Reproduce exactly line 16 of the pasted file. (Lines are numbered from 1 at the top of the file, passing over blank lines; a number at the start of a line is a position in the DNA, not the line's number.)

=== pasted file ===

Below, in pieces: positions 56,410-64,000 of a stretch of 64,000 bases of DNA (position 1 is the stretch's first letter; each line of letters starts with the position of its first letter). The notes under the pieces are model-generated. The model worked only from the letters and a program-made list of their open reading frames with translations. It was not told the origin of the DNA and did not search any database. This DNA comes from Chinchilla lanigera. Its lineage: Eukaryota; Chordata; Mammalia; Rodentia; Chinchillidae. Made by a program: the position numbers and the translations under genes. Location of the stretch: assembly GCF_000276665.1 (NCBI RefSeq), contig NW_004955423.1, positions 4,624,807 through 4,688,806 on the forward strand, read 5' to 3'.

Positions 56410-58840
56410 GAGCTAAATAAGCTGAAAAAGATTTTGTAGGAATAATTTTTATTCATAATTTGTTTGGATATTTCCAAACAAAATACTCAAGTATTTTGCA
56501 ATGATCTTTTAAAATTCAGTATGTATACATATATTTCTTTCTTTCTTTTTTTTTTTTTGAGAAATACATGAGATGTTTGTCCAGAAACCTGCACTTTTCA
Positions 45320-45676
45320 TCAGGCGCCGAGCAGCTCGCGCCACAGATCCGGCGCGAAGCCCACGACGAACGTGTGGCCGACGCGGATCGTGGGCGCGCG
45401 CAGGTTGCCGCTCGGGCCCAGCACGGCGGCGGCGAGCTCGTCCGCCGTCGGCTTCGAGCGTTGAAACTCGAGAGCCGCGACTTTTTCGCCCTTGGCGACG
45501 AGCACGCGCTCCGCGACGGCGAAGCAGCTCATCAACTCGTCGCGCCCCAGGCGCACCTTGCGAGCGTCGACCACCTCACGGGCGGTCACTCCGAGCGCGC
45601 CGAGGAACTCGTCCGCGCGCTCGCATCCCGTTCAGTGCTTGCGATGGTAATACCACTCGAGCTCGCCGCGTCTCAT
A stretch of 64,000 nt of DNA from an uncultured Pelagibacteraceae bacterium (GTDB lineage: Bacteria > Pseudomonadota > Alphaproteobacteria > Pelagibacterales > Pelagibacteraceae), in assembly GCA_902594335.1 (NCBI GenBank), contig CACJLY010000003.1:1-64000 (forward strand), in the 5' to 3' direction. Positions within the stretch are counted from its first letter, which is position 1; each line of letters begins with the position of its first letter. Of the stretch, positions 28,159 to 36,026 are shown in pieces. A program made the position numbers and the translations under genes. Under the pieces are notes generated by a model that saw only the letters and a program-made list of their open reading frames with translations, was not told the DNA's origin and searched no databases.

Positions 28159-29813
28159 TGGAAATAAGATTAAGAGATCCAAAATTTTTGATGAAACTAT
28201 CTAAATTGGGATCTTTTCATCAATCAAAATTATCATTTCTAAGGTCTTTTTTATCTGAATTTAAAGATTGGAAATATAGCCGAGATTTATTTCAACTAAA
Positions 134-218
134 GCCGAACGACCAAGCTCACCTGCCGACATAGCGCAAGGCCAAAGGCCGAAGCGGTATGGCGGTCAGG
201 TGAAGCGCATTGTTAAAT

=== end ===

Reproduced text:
201 TGAAGCGCATTGTTAAAT